Watches And Wonders 2021 (Formerly SIHH) Round Table: What We Liked And What We Didn’t (With Photofest And Videos)
As our world evolves, watch brands search for how to best present new watches to the press and retail partners. As if the emerging digital era isn’t already challenging enough, COVID-19 has made change more difficult, more urgent, and more imperative.
In a fortuitous trial run for a new-age solution, LVMH staged a small invitation-only fair comprising three of its watch brands – Zenith, Hublot, and Bulgari – at Dubai’s Bulgari Resort in January 2020. Due to the ensuing pandemic, LVMH Watch Week turned out to be the only watch fair for the next seven months.
The same CEO behind that found another answer to the big fair question in the August 2020 COVID reprieve: Bulgari’s Jean-Christophe Babin successfully ran the first Geneva Watch Days as a possible virus-friendly solution for future watch fairs.
And now in spring 2021 with Europe mostly back in lockdown, Watches and Wonders (formerly SIHH) just staged its first entirely digital fair. Well, almost entirely. Those in Switzerland may have had the opportunity to attend a variety of socially distanced, masked-up events and exhibitions surrounding the week of new watch launches.
And those lucky enough to be in China may have attended the physical version of Watches and Wonders in Shanghai.
For the vast majority of watch lovers and professionals, though – including us – the digital fair was the only option available.
Please join this Quill & Pad round table discussion where we discuss what we did and didn’t like at the inaugural (and hopefully final) digital edition of Watches and Wonders Geneva 2021.
Our panelists are:
IS Ian Skellern, co-founder of Quill & Pad
ED Elizabeth Doerr, co-founder of Quill & Pad
JM Joshua Munchow, resident nerd writer at Quill & Pad
GG GaryG, resident collector at Quill & Pad
MG Martin Green, resident gentleman at Quill & Pad
SZ Sabine Zwettler, Quill & Pad contributor
The obvious: how did a digital fair work for us?
IS: Well, that was an adventure! One surprise that I didn’t expect was to feel as exhausted following a fair from the comfort of my own home as I usually do after a week in Geneva. Zoom fatigue really is a thing.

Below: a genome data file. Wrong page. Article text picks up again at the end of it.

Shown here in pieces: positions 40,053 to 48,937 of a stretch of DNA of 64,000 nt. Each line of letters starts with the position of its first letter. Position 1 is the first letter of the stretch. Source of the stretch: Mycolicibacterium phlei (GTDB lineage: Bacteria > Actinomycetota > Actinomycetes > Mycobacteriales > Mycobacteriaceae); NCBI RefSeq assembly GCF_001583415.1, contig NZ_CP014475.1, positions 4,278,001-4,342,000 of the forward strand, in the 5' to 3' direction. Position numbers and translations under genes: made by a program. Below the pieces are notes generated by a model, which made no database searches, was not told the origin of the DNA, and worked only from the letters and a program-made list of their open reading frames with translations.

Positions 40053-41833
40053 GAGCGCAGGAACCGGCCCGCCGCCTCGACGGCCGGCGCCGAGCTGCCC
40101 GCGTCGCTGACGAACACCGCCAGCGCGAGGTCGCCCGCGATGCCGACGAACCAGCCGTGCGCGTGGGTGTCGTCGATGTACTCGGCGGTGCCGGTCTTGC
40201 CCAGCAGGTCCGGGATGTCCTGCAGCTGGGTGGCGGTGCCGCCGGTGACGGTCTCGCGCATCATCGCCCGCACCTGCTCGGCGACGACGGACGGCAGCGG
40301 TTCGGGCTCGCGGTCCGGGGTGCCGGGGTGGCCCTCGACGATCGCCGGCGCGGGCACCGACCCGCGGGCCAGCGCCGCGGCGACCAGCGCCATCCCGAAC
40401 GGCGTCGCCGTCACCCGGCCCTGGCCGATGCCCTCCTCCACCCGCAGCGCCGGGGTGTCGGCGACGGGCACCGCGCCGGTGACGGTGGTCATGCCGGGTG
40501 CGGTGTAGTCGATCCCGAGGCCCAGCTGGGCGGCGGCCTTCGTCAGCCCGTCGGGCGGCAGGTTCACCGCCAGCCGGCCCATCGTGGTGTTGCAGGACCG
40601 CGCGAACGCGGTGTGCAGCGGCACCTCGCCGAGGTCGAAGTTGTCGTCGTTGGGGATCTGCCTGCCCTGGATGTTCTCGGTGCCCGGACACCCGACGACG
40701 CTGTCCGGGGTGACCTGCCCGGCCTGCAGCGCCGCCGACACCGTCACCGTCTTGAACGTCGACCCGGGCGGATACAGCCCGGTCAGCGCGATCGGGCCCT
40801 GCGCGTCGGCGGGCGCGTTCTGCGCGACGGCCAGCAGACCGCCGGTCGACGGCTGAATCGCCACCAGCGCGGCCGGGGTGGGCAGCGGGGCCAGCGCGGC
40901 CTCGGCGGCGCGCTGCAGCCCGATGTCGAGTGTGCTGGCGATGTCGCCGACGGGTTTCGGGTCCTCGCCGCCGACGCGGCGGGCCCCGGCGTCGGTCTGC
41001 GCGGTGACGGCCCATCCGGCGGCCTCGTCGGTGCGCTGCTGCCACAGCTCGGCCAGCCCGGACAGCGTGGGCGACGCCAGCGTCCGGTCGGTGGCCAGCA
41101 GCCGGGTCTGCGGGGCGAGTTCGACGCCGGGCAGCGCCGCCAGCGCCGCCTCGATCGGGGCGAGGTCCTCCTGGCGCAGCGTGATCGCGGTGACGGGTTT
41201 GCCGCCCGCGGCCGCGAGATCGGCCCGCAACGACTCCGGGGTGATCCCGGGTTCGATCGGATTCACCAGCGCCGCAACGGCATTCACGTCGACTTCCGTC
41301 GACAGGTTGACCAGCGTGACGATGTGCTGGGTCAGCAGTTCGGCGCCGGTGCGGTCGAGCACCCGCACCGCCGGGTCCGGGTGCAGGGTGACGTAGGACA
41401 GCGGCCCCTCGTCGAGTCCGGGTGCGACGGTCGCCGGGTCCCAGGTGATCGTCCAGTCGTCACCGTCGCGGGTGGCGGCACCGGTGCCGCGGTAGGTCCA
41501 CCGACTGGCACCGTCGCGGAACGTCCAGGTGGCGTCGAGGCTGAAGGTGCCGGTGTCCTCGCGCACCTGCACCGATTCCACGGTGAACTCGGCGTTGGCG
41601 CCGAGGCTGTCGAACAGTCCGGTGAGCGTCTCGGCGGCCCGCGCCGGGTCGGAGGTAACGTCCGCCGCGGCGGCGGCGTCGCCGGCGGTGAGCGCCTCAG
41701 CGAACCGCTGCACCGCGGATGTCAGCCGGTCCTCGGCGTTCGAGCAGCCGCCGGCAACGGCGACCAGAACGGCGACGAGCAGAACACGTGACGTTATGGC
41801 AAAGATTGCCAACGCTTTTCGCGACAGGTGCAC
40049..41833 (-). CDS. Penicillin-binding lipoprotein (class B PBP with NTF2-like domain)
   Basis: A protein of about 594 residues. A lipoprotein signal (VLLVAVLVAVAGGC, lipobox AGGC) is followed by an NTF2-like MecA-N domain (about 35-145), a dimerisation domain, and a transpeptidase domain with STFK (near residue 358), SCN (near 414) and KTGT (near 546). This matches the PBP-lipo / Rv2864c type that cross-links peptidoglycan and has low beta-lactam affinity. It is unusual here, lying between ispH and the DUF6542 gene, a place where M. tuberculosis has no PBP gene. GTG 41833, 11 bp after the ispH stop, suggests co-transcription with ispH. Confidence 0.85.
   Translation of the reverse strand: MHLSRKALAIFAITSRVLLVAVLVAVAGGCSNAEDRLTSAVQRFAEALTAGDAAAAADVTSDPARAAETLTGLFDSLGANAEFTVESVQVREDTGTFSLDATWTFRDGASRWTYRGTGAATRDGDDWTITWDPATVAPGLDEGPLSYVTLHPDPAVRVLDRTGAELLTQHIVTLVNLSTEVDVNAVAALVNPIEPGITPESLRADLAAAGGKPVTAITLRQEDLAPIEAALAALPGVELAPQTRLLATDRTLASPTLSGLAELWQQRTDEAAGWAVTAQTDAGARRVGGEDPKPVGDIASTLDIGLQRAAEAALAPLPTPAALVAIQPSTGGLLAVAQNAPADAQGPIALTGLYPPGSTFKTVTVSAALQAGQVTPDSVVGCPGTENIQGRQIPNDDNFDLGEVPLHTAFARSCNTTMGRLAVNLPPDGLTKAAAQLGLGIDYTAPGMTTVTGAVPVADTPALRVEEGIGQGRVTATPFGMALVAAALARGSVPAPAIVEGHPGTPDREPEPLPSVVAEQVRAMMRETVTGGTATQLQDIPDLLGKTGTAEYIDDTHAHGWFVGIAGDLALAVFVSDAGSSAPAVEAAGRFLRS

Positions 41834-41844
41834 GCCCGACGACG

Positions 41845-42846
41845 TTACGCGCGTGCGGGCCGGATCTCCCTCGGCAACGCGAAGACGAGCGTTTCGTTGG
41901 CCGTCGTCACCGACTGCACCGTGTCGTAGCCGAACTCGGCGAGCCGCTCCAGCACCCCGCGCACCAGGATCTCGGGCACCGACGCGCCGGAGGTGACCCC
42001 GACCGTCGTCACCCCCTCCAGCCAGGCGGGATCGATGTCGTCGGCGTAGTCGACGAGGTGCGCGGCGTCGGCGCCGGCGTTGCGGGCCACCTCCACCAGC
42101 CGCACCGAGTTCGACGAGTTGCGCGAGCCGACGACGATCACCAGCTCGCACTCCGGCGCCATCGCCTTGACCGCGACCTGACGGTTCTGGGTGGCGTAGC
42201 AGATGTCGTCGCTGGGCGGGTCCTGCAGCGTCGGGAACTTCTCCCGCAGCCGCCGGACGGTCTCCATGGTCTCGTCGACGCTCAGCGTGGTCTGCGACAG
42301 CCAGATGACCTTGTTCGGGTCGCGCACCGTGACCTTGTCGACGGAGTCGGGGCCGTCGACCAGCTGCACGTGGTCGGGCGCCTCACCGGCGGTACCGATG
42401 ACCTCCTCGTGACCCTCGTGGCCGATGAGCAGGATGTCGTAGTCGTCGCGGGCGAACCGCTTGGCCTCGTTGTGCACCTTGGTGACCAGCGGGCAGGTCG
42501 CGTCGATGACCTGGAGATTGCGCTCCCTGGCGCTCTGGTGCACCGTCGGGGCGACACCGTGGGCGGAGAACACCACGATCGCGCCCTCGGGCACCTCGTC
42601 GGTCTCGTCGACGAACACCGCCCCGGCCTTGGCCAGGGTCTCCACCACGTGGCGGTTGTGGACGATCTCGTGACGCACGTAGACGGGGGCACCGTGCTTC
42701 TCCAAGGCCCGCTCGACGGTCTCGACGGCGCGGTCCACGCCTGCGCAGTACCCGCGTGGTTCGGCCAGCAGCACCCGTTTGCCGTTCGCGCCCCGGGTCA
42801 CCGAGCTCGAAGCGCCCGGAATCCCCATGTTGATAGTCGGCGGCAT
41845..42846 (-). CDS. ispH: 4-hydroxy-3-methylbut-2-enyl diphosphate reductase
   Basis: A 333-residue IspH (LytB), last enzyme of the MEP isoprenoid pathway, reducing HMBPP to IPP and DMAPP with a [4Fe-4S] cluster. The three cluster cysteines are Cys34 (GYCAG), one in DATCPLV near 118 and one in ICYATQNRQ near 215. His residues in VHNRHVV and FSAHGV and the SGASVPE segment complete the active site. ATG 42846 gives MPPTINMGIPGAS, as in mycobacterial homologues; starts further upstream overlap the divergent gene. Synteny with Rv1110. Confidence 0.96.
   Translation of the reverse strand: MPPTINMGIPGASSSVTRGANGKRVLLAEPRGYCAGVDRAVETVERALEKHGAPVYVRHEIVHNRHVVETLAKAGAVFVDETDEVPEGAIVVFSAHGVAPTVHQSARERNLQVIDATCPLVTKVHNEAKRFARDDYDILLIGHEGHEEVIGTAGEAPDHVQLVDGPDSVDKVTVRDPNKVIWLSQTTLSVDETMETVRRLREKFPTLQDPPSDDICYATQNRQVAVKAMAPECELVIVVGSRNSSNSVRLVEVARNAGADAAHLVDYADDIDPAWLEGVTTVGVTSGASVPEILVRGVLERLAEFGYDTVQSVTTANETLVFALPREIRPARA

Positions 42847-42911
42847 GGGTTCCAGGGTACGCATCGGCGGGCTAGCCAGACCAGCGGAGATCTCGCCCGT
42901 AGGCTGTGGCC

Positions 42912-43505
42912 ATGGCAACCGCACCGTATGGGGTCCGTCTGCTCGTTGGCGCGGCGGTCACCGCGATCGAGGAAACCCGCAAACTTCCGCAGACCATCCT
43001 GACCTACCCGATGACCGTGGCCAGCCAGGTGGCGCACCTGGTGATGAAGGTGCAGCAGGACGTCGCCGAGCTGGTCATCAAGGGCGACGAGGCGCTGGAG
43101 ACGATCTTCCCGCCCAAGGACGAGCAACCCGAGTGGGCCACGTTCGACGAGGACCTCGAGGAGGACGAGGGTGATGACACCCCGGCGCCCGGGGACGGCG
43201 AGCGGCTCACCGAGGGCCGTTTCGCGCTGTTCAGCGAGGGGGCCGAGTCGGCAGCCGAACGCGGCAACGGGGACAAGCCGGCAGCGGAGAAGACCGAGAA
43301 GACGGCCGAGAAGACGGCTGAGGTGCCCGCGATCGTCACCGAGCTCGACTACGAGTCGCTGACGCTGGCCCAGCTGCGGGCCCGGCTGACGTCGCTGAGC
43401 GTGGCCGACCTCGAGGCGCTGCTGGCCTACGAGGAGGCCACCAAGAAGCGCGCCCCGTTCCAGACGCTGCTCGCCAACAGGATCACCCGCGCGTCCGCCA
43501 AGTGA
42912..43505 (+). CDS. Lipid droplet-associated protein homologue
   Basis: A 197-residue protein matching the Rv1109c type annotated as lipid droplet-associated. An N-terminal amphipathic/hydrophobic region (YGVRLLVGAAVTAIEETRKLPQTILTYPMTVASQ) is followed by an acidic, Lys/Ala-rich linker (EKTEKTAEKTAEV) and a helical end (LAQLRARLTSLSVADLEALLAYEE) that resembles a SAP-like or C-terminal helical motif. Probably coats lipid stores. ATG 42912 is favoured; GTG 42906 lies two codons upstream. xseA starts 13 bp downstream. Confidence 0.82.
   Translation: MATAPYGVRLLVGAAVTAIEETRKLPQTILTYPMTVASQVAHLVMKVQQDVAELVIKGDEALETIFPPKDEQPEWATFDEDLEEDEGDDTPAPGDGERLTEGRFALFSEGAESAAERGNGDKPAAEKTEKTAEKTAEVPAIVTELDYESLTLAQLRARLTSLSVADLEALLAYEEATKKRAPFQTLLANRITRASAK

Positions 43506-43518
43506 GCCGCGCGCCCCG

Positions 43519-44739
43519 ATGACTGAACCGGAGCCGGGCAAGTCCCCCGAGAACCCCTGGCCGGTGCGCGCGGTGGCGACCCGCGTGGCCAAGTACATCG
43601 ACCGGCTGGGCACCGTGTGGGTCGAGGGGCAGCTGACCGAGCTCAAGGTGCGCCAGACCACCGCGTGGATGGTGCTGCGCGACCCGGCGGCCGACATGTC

And as with the physical Watches and Wonders, some brands did presentations that made you hungry for more while others had you wondering about an afternoon nap.
ED: I will admit that even after a couple of hours, I may have already been experiencing some Zoom fatigue – so if the presentation wasn’t really eye-catching, it certainly didn’t stick out in my mind. And to that point, I commend two companies in particular for crafting amazing, to-the-point, surprising, eye-catching presentations: Tudor and Greubel Forsey.
In addition to punchy, pre-recorded videos – Greubel Forsey’s even involving PR and marketing head Michel Nydegger jumping out of a helicopter James Bond style! – that not only held my attention, but kept me rapt, these two brands introduced memorable watches that were perfect for this type of fair.
IS: Great marketing works: the video presentations from both Tudor and Greubel Forsey had me loving the watches well before I’d even decided if I liked them or not. After finishing the fast-moving and fun Tudor short video presentation I thought that the rest of the presentations would pale in comparison. And then out of left field came Greubel Forsey with a helicopter, and I was up, up, and away again.
MG: First and foremost, I must compliment Watches and Wonders for the platform they set up. After some hiccups on the first day, it became mostly reliable and dependable. While I do think that this format adds something, I found this the most challenging fair I have ever done. Spending 12+ hours behind my laptop for days gave me burning eyes and a rather unhealthy tint to my face. It was great seeing a lot of people, even though it was digital, but overall I found many meetings not as satisfying as in a physical form.
GG: Sadly, for those of us in the Americas the “live” digital aspect of the fair was pretty much a non-event as almost all of the announcements and panels took place between my bedtime and morning alarm. I’ll confess that I picked up most of my news on the fair from news summaries and Instagram posts, although I have spent a decent amount of time going back and viewing some of the other introduction videos and panel discussions.
JM: Watches and Wonders 2021, the show that came and went for me with little fanfare thanks to not attending any physical event and not having time to follow along live with the virtual releases and presentations. To the extent that I was able to follow, I checked social media every few hours during the show to see if anyone was talking about anything incredible, which helped keep me aware of some of the key releases.
While I have watched a few of the recordings of initial presentations and will watch much more over the coming weeks as I cover new pieces, there is a tinge of missing out that I can’t shake. Getting back to a fair in person is really going to be important for me to feel like part of the industry again.
MG: Most brands did better than expected displaying the products in a digital way, but it is simply not enough. I had to adapt, asking pointed questions about the weight of watches and their sizing or specific details.